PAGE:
DETAILED DESCRIPTION Endless dredge chains generally designated 1 and diagrammatically shown in FIGS. 1-3 having buckets connected therewith (FIGS. 16, 17), extend over a drum 2 at the bow endof a barge 3 and then over a drum 4 at the stem end. From drum 4 the chains extend downwardly through a slot 5 in the barge to and across a fairlead or drum 6 on the lower end of a boom 7 that, in turn, is supported on the barge for pendulous movement about a pivot 8 so the boom will remain vertical during rocking of the barge. From the drum the chains extend upward through an opening 9 in the bow end of the barge past a guide drum 10 to the drum 2. The foregoing appoximately corresponds to the arrangement shown in my aforementioned co-pending application for United States Letters Patent, except that the chains in the present invention are of the hinge-type, and are constructed to enable the chain-supporting system above the barge to rock with the barge (FIG. 2, 3) while the portions below the barge will remain in a substantially vertical plane during a dredging operation.

The drums 2, 4, 10 are supported on the barge 3 as are sets of fuide rollers a and b indicated in FIGS. 2, 3 but not shown in FIG. 1.

CHAIN LINKS In describing the chain links the words drive links" refer to the links that are engaged, or adapted to be engaged with the power driven sprocket teeth, while the words intermediate links refer to the links that connect and extend between each adjacent pair of drive links.

Each chain comprises drive links (FIGS. 4, 9, l0) alternating with intermediate links 16 (FIG. 4). Each drive links 15 comprises a pair of elongated, flat sided bars 17, 18 (FIGS. 4, 9, l0) ofthe same length rounded at their ends in the planes of the bars, and connected at their ends by pins 19 that are rigid therewith. Pins 19 each extend through coaxial openings in the correspondingly positioned ends of bars 17, 18, said bars being in parallel side by side relation with one of their flat sides in opposed relation.

correspondingly shaped coaxial hubs 20 may be welded to the opposed sides of bar 17, 18 at their ends, or they may be formed integral with the bars. Pins 19 extend through openings in said hubs 20 that are coaxial with the openings in the ends of bars 17, 18. One of the end portions of pins 19 project outwardly of bars 18 and into openings in bosses 21 on the outer side of said bar, which bosses generally conform in outline to the outer peripheral outline of hubs 20. Bosses 21 are welded to bars 18 and one of the terminal ends of pins 19 are welded to bosses 21 (FIG. 10).

The opposite ends of pins 19 may terminate at the outer surface of bar 17, and bosses 22 that correspond in size and shape to bosses 21, but imperforate, extend across the terminal ends of the pins 19 that extend into bar 17. Bosses 22 and said terminal ends of pins 19 are welded to bar 17 (FIG. 10). Y

The outer peripheries of hubs 20 and bosses 21, 22 at the terminal ends of bars 17, 18 correspond to the curvatures of the rounded terminal ends of bars 17, 18, which curvatures are developed about center on medial lines extending longitudinally of the bars, with radii equal to half the width of each bar, providing semicircular forwardly and rearwardly facing end surfaces at the ends of the bars 17, 18 and which surfaces are flush with the correspondingly facing surfaces of the hubs 20 and bosses 21. These surfaces are each at a right angle to the flatsides of the bars 17, 18.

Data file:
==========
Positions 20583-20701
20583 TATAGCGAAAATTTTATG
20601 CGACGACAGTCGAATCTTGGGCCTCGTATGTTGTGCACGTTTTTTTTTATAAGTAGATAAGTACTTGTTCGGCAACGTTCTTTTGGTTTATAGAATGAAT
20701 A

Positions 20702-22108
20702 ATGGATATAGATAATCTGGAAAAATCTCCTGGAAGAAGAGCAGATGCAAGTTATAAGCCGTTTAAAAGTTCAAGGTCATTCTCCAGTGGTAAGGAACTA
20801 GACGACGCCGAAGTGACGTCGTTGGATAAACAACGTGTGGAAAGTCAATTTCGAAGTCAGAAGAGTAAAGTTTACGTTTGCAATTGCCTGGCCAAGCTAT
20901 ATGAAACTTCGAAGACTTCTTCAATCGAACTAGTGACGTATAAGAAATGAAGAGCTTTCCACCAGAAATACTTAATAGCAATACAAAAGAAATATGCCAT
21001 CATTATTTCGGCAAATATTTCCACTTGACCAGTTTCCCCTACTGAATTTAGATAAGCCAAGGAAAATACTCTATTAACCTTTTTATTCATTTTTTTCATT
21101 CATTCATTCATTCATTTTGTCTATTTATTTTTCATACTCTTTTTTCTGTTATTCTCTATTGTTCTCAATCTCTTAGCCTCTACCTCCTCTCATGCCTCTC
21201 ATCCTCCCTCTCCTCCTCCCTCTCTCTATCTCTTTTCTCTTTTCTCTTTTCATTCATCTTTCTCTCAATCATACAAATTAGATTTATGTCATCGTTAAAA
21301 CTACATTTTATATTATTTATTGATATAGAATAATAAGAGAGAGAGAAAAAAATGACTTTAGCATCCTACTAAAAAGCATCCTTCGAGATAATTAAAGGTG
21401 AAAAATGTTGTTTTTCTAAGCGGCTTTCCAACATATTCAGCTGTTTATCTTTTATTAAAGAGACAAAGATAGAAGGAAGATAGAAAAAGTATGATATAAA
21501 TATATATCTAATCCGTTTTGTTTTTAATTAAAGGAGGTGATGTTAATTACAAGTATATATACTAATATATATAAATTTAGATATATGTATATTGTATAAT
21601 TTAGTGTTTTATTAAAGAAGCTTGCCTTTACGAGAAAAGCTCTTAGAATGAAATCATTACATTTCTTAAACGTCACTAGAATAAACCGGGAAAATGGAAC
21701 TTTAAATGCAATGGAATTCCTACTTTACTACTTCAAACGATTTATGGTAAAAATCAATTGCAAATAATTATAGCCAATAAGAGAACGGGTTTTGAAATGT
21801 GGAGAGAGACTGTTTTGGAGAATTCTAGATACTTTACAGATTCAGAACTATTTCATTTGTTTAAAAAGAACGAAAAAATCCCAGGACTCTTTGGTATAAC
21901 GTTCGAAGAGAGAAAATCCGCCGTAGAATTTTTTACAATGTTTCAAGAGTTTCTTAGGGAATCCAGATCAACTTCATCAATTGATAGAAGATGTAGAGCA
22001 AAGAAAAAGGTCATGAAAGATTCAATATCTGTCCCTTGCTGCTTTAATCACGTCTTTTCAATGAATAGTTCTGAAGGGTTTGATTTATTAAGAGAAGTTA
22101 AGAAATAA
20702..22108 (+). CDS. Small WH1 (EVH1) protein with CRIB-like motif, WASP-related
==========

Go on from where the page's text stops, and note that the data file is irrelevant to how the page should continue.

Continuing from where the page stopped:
The use hereof of the words forward" and rear" and words of similar import are used with respect to the normal direction of movement of the chains as indicated in FIG. 4. The word laterally" will be used with reference to surfaces on the links, that face transverely of the plane in which the chain (where endless) is positioned, or of movements of portions of the chain in a direction transversely of such plane.

The hub and bosses on each drive link are preferably slightly elongated longitudinally of the bars 17, 18'

(FIG. 9), and their forwardly and rearwardly facing sides are circular in outline.

Spot welded at 24 to each other and to each pin 19 are halves 25, 26 of a spool generally designated 27. The line of division between the halves of each spool is longitudinally of the pin 19 (FIG. 11) and the radially outwardly facing surfaces 28 of each spool are concave-convex in planes at right angles to each other, the convexly extending surfaces being developed about radii of different lengths, form the axis of each pin 19 in planes normal to said axis, while the concave sur' faces are developed about radii from centers spaced outwardly of and around said axis and in planes disposed longitudinally of and intersecting said axis. These concave-convex surfaces are adapted to engage complementary surfaces on spools at the ends of links 16 as will later appear.

Lines 29 (FIG. 11) indicate the bounds of an area 30 flattened axially of each spool 27 centrally between the ends of the spool and at opposite sides. The crosssectional contour of the spool within the area outlined as well as to the ends of each spool, is circular in planes extending transversely across said axis at right angles thereto'(FlG. 12).